Local Music

Hear interviews with guests on music programs produced here at WMUK, as well as program news.

Sud Web, via Flickr. All creative commons license.

The Kalamazoo Bach Festival - a 73 year-old music organization that presents a series of (mostly) classical concerts each spring - and Open Doors Kalamazoo - a 49 year-old aid organization that helps move people out of homelessness - are collaborating for the first time to bring musical experiences to new audiences. Stephanie Hoffman, executive director of Open Doors, and Cori Somers, executive director of the Kalamazoo Bach Festival, say they found common ground over a shared love of music and belief in every person's need for beauty in their lives. 

In an interview with Cara Lieurance, Somers talks about the variety of upcoming concerts the Kalamazoo Bach Festival will present between April 26 - May 6. In particular, the May 3rd "Breaking Barriers With Bach" and the May 4th "Visions and Miracles" events will include cross-collaboration with Open Doors. Hoffman describes her experience starting out as a social worker with Open Doors 16 years ago. She learned to go beyond the negative circumstances and labels attached to her clients and ask a simple question that cut through to their real selves: "Who are you?"  Food and shelter are basic needs, she says, but access to art also addresses a deep desire everyone shares.


The Kalamazoo Bach Festival Chorus, Kalamazoo Children's Chorus, three opera soloists and the Kalamazoo Junior Symphony Orchestra will unite to perform the improbably popular Carmina Burana, by Carl Orff, on Sunday, April 28 at 4 pm in Chenery Auditorium. This 1937 cantata survived an early association with Nazi Germany to become a universal celebration of spring, life, love, and the inexorable turning of the wheel of fate, expressed in poetry by anonymous monks-in-training in the 12th and early 13th centuries.

Who was Carl Orff? Andrew Koehler, who prepared the Kalamazoo Junior Symphony and will conduct the performance, explains the way the composer's different interests coalesced into his biggest success. Kalamazoo Bach Festival artistic director Chris Ludwa explains the parts played by the soloists and chorus, and Darlene Sang says the children in the Treble Choir have worked hard on the different languages and will be amazed when the final rehearsals bring together over 125 people to perform the piece.


Thad Stalmack II, artist

The five members of the neo-fusion band Lushh, formed in 2015 by a group of advanced and adventurous jazz students, have been spending a lot of time outside the familiar hallways of Western Michigan University's School of Music. They've been gaining real-world experience in venues from Chicago, to Detroit, and beyond, playing for new audiences, forging new connections, and now, going on tour with a new full-length album. It will be available on Wednesday, April 24 in a performance at the Kalamazoo State Theatre. Lushh will open for Boney James at 7:30 pm.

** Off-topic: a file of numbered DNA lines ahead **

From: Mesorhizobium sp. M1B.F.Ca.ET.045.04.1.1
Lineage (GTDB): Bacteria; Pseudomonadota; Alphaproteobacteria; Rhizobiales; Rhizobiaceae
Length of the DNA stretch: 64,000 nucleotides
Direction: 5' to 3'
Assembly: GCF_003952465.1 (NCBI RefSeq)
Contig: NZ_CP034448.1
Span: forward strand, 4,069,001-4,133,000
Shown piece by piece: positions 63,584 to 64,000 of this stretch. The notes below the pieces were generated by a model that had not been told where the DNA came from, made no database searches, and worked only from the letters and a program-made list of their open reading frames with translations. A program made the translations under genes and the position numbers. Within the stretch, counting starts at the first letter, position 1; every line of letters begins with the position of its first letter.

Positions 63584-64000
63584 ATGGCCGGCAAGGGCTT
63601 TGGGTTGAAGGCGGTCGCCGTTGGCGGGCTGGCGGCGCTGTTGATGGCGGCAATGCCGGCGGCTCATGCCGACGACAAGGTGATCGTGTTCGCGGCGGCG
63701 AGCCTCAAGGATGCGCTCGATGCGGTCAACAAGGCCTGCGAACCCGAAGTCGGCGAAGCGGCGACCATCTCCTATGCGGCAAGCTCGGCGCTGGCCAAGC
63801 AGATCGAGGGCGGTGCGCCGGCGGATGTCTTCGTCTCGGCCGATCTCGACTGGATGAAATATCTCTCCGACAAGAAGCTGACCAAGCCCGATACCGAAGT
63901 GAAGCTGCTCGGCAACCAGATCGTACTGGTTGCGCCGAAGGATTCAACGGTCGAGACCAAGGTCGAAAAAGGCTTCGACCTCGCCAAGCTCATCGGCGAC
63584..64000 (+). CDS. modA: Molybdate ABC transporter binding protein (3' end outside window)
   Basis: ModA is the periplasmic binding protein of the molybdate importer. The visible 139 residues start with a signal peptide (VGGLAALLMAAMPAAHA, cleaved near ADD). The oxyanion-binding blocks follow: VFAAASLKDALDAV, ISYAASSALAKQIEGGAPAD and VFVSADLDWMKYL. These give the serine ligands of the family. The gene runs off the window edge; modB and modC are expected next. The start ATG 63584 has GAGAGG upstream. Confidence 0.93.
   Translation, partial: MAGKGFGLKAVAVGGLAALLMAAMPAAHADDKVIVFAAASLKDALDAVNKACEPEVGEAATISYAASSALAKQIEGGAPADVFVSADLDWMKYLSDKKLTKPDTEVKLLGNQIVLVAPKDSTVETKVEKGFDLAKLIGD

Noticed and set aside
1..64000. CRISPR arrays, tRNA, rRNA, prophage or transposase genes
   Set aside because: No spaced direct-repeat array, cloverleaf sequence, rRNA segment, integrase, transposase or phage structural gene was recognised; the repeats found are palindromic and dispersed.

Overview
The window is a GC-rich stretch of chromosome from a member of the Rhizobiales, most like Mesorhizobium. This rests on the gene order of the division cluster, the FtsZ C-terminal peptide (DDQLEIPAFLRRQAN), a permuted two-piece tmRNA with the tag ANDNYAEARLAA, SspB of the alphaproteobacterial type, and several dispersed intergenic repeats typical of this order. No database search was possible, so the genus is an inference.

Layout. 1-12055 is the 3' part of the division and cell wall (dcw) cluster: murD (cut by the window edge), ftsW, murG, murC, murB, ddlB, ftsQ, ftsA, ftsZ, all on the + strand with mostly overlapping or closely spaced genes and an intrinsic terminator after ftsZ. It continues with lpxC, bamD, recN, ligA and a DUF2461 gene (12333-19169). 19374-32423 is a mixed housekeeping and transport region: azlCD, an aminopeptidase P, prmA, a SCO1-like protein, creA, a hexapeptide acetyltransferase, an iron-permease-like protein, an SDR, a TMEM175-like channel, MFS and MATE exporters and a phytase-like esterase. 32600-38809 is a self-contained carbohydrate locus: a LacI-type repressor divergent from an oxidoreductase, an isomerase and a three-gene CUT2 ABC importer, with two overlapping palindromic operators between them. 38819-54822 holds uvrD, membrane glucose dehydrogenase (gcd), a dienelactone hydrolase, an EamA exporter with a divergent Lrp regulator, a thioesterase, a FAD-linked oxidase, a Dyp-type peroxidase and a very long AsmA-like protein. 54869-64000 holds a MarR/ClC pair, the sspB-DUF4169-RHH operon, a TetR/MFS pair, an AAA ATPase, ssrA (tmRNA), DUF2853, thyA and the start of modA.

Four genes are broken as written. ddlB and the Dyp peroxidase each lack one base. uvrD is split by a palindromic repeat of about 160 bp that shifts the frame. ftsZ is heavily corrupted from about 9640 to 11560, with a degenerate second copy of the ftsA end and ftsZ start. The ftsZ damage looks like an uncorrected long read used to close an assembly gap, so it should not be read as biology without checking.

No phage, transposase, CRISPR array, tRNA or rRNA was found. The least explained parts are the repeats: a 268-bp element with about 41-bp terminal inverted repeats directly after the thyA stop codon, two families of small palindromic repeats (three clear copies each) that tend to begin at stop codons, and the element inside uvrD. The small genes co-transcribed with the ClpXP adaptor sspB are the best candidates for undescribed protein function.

In the studio with Cara Lieurance, the members of Lushh - saxophonist Eddie Codrington, guitarist Andrew Saliba, keyboardist Grayson Nye, bassist Matthew Epperson, and drummer Madison George - talk about their commitment to their sound and the strategies that have helped them follow their path.  


Hans van der Woerd

Fontana will present a concert of Brahms, Mozart, and Dohnanyi by Camerata RCO on Thursday, April 18 at 7:30 pm in the Dalton Center Recital Hall at WMU. Cara Lieurance talks with violinist Annebeth Webb, who tells the story of how the group was started . It began not as a calculated offshoot of the Royal Concertgebouw Orchestra, but rather at the invitation of hosts who housed members of the orchestra on summer vacation in Italy.

Webb explains that although playing in the RCO is a full-time job, the musicians still love to branch out with chamber music when they can. She helped organize Camerata RCO based on the interest and availability of her fellow RCO players. In her experience, the orchestra taught her how to interpret the musical languages of many composers - Brahms for example - through their symphonic works, which ends up adding a lot to how she interprets their chamber music.


Elvert Jones, via Flickr, all creative commons

Austin McWilliams, a candidate for a masters degree in choral conducting from Western Michigan University, has turned his master's recital into a musical event with a message: HIV/AIDS awareness and prevention. Along with Dave Watt of CARES - Community AIDS Resource and Education Service - McWilliams discusses how he put the program together to highlight different aspects of the HIV story, with John Corigliano's Of Rage And Remembrance serving as the centerpiece. During the program, speakers from CARES will share information and poetry between musical selections. Panels from the AIDS Quilt will be on display at the concert, which begins at 7:30 pm on Wednesday, April 17 in the Dalton Center Recital Hall at Western Michigan University.


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